A government agency sponsors a community outreach program, but limits media access solely to representatives of the community involved. In doing so, the most powerful press representative present was a publisher who has repeatedly endorsed two groups the United States has designated as terrorists.
That's what happened last October when the Commerce Department co-sponsored a "Muslim-American Business Outreach Meeting" with the American-Arab Anti-Discrimination Committee in Dearborn, Michigan.
Documents obtained under the Freedom of Information Act (FOIA) revealed that 75 people attended the invitation-only event. Most were touted as local Muslim and Arab-American business and community leaders. Invitations indicate the event was "At the request of the National Security Council at the White House" as a follow-up to President Obama's Cairo speech last June. Part of his remarks pledged to work at forging new business partnerships domestically and in the Middle East with the Muslim community."
That included Osama Siblani, publisher of the Arab American News in Dearborn. Siblani has a history of endorsing Hamas and Hizballah, including an August 2006 rally in Lafayette Park across from the White House. During his speech, Siblani referred to then-President George W. Bush as a terrorist for supporting Israel in its summer of 2006 conflict against Hizballah in southern Lebanon. He then exhorted the crowd with the question "Who is the freedom fighter?" to which the crowd repeatedly responded, "Hizballah!"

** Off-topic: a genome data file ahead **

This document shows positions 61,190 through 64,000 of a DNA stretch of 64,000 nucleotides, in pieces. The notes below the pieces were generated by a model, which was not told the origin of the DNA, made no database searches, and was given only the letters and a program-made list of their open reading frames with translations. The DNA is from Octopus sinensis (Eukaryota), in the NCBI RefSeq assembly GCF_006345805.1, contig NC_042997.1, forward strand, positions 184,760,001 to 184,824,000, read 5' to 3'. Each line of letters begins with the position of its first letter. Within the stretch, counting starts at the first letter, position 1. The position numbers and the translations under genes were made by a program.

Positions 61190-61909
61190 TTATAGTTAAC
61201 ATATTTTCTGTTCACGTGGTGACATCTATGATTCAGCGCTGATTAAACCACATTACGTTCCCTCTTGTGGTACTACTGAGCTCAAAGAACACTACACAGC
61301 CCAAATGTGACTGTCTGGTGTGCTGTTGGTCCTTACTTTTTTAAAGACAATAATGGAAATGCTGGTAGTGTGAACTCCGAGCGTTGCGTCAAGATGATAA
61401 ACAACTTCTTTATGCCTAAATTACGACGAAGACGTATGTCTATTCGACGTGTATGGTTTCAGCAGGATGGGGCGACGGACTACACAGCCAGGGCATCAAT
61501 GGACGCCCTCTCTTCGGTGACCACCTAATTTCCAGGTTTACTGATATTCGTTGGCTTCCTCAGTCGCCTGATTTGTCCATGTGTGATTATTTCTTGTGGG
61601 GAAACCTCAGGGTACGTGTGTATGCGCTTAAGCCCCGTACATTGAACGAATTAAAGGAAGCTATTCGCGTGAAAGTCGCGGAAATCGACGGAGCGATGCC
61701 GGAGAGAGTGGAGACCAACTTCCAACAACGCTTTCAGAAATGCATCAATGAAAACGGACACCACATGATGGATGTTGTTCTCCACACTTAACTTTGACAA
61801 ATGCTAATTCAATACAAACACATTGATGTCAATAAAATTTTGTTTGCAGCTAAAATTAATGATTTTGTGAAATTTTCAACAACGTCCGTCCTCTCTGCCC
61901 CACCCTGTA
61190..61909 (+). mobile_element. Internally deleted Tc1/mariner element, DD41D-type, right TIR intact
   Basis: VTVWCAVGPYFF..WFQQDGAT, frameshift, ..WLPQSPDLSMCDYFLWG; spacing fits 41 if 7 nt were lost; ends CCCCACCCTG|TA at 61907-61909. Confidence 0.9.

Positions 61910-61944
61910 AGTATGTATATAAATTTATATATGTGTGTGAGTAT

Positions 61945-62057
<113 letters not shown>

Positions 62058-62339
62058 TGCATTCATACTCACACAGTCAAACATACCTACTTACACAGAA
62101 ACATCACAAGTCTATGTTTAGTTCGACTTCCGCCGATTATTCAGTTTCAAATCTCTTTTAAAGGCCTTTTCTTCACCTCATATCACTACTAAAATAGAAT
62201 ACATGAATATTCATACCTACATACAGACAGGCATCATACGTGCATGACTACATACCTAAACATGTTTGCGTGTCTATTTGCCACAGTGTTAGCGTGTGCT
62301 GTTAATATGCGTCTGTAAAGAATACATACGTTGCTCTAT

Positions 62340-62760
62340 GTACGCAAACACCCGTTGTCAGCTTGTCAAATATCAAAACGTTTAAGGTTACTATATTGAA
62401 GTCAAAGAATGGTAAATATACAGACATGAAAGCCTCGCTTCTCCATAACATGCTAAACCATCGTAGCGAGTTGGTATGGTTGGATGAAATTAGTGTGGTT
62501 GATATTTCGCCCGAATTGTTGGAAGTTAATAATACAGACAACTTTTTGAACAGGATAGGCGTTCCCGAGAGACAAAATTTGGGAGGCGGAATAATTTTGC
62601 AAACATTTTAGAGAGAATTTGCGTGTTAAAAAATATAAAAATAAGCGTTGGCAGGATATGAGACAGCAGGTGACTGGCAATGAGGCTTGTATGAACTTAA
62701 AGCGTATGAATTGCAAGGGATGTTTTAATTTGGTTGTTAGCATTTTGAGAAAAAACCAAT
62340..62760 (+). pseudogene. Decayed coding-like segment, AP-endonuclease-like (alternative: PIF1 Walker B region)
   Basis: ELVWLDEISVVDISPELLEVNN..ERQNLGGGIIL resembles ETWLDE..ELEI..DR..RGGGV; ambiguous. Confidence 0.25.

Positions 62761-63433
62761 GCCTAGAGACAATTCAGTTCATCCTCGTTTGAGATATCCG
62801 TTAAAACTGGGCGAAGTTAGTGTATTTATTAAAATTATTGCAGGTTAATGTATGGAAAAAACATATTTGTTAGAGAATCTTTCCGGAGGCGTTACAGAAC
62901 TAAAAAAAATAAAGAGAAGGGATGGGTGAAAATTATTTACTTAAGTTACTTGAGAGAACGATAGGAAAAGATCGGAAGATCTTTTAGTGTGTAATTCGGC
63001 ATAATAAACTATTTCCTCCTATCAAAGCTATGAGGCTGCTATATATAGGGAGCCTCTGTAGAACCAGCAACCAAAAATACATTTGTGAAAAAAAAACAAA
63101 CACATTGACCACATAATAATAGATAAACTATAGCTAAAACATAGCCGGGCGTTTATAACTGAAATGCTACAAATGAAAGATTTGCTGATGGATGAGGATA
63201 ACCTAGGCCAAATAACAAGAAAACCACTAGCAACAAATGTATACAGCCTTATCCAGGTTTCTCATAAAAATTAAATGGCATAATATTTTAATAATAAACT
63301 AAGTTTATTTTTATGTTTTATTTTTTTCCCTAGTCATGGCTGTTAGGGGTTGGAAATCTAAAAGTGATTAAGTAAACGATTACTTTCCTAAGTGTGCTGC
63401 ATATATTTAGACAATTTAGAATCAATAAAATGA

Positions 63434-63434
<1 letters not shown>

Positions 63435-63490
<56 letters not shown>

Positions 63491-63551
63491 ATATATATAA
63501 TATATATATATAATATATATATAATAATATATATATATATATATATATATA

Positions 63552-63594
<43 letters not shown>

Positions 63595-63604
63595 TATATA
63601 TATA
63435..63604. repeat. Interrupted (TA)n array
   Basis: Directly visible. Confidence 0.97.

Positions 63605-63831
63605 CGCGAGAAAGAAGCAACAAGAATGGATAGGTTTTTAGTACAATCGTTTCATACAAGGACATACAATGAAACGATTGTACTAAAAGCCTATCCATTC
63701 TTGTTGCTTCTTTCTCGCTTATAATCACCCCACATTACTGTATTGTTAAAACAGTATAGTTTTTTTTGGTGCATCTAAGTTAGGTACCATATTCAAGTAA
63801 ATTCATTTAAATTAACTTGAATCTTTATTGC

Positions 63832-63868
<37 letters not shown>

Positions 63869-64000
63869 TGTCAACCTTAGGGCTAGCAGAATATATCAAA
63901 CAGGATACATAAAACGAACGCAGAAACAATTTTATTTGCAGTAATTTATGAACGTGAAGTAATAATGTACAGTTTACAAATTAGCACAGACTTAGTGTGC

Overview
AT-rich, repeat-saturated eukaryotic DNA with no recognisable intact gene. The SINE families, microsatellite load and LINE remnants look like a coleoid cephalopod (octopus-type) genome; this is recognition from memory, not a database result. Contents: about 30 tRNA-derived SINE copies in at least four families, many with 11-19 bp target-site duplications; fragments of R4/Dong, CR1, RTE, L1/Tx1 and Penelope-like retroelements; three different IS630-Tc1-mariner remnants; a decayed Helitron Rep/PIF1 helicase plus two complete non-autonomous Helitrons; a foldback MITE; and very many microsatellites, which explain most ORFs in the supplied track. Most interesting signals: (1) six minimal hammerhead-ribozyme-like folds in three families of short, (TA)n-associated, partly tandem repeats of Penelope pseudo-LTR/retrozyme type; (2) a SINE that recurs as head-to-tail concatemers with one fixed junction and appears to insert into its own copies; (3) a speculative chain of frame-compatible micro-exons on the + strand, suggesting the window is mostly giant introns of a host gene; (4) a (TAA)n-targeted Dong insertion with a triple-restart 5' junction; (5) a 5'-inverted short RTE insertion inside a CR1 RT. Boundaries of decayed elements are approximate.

It's not clear that the event would have generated much media attention had it been open to all outlets. And Siblani has a right to his opinion, of course. But it's less clear why organizers felt he deserved near exclusive access to agency leadership when some of those views are directly in conflict with the government when it comes to terrorist groups working against American interests.